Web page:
As part of Nynas wide-ranging research and development initiatives, there are several collaborations under way with both customers and research institutes. One of these is a research project with the University of Ancona in Eastern Italy.
New, advanced analysis methods to study the interaction between bitumen emulsions and mineral surfaces provide an important contribution to achieving sustainability benefits.
With our collective duty to ensure sustainable and environmentally responsible solutions, it is more important than ever that the road construction industry strives to get things right first time and build structures to last. That implies new structures, as well as maintenance interventions, must be effectively designed and the installation must truly reflect that design.
The Nynas bitumen laboratory – BitTech – plays a key role in offering the best technical solutions in close collaboration with customers. Carl Hultin explains more.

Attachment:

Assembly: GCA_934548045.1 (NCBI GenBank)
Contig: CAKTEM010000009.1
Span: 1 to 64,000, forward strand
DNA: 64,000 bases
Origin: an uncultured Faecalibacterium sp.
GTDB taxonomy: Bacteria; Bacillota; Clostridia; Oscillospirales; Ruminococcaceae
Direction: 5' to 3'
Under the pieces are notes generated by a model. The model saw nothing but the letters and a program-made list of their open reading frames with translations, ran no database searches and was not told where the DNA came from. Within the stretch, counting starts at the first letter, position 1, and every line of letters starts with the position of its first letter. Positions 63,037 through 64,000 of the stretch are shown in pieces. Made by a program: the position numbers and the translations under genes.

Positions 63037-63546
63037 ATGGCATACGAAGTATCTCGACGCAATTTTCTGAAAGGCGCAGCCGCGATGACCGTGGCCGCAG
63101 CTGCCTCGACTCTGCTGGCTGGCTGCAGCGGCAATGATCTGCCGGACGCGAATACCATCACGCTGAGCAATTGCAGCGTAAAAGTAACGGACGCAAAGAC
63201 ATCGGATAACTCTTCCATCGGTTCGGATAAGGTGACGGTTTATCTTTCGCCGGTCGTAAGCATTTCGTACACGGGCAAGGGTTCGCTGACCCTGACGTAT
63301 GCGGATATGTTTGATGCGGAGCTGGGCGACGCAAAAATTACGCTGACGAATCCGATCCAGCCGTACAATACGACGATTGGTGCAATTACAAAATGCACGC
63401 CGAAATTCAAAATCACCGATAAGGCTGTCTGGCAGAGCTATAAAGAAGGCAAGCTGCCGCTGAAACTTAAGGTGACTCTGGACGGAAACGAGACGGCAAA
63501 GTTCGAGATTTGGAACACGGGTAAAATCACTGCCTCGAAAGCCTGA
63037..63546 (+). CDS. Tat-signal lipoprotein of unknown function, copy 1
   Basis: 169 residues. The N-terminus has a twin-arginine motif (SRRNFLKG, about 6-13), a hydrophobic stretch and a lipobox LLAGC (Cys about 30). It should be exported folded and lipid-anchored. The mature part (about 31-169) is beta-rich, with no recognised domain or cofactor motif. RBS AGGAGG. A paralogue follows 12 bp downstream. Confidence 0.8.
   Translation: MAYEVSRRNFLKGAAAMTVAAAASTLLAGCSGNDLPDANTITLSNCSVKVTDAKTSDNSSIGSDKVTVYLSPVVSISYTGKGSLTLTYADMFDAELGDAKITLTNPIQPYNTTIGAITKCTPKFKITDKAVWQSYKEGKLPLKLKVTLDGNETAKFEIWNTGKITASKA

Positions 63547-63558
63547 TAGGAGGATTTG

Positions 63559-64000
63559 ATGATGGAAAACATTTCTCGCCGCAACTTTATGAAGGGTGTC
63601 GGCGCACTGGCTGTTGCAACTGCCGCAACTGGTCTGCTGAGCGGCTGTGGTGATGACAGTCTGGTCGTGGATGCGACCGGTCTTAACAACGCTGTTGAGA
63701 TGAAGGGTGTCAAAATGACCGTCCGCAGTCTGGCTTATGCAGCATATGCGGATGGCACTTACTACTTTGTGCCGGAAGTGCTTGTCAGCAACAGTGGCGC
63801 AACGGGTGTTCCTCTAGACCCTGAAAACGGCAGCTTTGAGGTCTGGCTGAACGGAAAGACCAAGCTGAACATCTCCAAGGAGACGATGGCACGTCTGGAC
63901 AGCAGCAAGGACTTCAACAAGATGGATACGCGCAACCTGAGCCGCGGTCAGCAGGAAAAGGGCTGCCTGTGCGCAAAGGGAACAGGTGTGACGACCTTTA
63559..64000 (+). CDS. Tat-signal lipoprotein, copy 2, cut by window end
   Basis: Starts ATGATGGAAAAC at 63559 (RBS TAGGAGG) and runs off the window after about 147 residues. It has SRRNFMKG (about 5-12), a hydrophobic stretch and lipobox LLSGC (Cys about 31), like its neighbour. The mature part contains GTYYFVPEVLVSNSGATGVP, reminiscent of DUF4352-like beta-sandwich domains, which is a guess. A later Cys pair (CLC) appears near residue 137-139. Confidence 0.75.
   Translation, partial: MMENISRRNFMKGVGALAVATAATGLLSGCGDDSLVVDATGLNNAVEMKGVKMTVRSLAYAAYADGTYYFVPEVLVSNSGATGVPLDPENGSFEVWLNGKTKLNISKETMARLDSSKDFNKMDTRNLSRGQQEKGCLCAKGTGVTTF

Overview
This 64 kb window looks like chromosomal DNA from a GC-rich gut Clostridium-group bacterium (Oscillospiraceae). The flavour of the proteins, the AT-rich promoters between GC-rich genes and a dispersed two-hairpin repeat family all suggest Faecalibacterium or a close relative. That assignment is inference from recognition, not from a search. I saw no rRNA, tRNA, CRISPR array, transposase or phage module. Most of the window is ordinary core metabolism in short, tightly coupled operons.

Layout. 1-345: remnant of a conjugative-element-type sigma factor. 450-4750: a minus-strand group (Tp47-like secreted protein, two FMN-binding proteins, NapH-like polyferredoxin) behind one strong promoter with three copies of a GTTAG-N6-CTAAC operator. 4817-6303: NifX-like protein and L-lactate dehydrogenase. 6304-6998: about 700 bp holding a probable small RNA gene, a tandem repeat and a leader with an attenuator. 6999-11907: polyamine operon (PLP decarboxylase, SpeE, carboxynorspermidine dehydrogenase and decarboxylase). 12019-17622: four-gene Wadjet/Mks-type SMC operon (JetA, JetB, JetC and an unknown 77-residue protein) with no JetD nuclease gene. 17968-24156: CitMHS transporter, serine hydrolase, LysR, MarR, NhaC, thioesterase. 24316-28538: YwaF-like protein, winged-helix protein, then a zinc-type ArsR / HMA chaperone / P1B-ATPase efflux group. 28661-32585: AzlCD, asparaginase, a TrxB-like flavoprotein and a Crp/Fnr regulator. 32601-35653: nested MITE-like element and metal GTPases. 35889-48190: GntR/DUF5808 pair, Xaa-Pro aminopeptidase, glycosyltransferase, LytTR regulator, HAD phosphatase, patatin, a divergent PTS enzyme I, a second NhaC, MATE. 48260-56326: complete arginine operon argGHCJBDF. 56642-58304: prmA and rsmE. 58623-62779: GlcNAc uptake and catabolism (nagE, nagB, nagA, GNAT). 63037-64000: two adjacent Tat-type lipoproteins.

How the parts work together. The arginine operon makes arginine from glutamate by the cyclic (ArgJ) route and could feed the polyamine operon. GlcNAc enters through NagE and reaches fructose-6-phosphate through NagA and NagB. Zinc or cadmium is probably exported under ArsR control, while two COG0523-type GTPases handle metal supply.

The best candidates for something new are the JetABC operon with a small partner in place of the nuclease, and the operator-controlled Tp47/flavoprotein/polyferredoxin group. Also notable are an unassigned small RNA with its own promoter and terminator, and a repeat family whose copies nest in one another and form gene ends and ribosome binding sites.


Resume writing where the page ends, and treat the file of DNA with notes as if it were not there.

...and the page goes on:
Tests have been conducted on vulnerable road sections using waste heat from district heating plants to get rid of the ice.
A new prediction tool for asphalt deformation, enabled Nynas to quantify the benefit of using polymer modified bitumen (PMB) in asphalt pavements. A reduced rutting rate means less maintenance.
A proposed new method for studying the rheology of bitumen and binders at low temperatures proves promising. Hilde Soenen explains the method’s potential.
Employing an advanced analysis method, Nynas researchers are starting to unmask the chemical structure of bitumen. Xiaohu Lu explains how TOF-SIMS is used to analyse the surface structure of bitumen.
Since 2014, Nynas has had a laboratory at the University of Antwerp. This January the equipment was augmented with a new, advanced rheometer.